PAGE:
I was born near Milwaukee, Wisconsin. You know, the place that made beer famous. I came from a family of mostly beer-drinkers and my folks played cards at least one day a week. In fact, two of my cousins were policemen and would come from their third shift duties to play cribbage with my mom and dad. Many a Saturday morning I’d come down stairs to the sounds of “15-two, 15-four”, and it has become a tradition with hubby and myself as well.
My parents also belonged to a card club. Sheepshead was the game of choice and once a month a group of friends would ascend on our quiet home. That can be a very loud game and my sister and I would sit at the top of the stairs and giggle at the friendly quarreling. I remember that during these times, my dad would take out the cocktail shaker and his rather humorous bar glasses, and mom would polish up the chrome on our Oster blender. Several of their friends liked the “fancier drinks” and they would be prepared. You did not have to be a professional bartender because most of the recipes were written right on the glass shakers. For example, the Side Car called for “1/3 lemon Juice, 1/3 Cointreau, 1/3 Brandy, shake well with ice, strain and serve.” Simple enough for a child to follow, but I was never allowed to handle the alcohol. These shakers came in all sizes and materials, our two were glass. One had a sporting theme with a golfer, and sailboat, other sports icons near the top. The other one had recipes for every concoction imaginable. They had chrome tops and a screw-off spout. Inside the spout was a small strainer. It was intended to keep the ice in and be sure that none of the liquid escaped during the shaking process.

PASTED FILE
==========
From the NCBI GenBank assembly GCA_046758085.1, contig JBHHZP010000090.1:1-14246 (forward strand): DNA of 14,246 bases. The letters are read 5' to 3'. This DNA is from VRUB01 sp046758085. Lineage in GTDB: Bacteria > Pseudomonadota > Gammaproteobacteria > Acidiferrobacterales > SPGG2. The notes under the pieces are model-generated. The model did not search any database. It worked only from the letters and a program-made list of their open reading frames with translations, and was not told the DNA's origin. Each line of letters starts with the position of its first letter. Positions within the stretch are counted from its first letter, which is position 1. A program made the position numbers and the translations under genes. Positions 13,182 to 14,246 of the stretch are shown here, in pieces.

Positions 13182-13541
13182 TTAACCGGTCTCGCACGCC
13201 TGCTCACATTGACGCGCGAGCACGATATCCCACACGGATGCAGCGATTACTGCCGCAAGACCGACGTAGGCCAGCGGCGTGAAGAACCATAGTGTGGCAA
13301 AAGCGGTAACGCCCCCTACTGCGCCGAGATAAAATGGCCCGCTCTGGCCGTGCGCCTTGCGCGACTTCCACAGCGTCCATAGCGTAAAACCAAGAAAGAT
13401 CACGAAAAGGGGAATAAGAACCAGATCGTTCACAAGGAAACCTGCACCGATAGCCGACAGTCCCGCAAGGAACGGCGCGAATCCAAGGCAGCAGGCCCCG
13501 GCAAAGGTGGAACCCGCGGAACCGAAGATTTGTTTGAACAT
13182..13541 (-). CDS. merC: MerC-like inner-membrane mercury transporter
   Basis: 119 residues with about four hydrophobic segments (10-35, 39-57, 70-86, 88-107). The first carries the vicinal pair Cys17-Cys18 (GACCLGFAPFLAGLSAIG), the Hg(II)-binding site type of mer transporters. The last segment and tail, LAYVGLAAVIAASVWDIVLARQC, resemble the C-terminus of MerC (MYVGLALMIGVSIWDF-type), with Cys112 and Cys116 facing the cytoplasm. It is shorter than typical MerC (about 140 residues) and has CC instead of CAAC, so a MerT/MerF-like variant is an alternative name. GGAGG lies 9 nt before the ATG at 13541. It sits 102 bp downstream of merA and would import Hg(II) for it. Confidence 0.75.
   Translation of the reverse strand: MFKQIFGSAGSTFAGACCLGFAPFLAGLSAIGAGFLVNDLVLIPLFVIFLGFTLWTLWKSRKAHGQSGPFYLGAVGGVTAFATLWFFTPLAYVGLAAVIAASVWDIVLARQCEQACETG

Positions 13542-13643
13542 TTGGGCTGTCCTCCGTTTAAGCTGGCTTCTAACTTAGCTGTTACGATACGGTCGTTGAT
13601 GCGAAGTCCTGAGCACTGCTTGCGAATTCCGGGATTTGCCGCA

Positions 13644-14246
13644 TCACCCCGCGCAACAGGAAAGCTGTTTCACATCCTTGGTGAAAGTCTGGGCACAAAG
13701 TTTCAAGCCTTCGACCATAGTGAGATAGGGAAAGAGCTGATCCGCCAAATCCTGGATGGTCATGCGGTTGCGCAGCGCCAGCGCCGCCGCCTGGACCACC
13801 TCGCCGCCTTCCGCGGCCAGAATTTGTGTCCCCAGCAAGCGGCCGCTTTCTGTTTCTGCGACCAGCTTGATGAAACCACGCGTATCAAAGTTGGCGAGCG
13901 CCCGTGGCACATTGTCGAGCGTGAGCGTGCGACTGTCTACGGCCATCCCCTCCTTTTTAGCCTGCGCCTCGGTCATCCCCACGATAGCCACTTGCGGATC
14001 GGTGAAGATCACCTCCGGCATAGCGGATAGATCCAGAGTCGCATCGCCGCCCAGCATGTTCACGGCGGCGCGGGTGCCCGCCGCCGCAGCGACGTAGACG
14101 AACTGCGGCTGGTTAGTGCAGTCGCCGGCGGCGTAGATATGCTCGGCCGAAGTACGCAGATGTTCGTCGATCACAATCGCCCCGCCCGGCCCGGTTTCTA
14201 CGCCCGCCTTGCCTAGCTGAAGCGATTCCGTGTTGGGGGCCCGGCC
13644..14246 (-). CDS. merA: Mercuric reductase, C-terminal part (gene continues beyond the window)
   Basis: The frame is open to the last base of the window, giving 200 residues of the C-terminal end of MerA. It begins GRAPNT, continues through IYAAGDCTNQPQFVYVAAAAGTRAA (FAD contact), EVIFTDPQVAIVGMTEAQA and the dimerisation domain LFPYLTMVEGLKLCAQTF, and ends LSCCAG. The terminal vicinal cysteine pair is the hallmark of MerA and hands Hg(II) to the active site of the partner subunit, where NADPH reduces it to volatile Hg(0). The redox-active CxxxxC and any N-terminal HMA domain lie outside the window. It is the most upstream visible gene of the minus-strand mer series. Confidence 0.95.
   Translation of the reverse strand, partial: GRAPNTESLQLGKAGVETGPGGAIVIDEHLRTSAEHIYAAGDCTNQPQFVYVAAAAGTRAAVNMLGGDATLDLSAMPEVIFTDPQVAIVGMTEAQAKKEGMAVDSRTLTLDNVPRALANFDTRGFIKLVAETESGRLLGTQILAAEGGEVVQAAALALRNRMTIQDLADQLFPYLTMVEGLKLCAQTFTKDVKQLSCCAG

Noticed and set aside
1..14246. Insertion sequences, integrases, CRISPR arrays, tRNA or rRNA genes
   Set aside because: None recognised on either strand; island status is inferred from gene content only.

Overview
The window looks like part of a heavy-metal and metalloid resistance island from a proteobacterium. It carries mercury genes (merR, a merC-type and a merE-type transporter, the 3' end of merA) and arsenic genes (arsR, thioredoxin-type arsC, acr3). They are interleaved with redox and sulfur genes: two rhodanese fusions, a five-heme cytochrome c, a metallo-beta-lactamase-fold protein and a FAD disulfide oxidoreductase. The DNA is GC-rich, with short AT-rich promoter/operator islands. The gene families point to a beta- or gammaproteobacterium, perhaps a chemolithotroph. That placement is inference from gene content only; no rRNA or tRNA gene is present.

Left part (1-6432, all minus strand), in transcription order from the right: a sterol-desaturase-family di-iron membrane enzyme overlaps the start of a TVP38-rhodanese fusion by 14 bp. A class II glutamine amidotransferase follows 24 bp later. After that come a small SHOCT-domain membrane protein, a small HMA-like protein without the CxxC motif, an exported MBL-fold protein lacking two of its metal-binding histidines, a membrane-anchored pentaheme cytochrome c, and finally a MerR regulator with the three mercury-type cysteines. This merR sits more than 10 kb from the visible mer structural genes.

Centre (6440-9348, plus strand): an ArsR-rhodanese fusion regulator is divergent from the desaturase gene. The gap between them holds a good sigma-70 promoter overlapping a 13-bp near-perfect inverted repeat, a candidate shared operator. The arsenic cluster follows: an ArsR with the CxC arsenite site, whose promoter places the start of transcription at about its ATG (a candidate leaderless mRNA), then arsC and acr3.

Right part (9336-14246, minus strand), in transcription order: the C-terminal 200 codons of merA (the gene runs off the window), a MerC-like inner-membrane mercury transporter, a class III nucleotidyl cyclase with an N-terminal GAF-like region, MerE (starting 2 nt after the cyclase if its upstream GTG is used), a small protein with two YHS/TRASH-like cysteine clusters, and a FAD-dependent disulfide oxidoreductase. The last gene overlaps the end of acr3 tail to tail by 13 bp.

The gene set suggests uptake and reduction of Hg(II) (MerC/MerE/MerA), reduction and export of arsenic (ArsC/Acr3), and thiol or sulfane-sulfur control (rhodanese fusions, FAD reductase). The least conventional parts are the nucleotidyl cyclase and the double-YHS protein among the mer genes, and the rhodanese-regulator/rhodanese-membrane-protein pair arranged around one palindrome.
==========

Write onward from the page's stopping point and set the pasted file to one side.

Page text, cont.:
I understand that all sorts of martinis and Cosmos are super-popular today and, of course, you would use a shaker for their preparation. In addition to their usefulness, these retro shakers would be delightful to display on your back bar. Not overly expensive, you can probably pick them up at antique malls, flea markets and thrift stores. A blast from the past, still with good purpose today.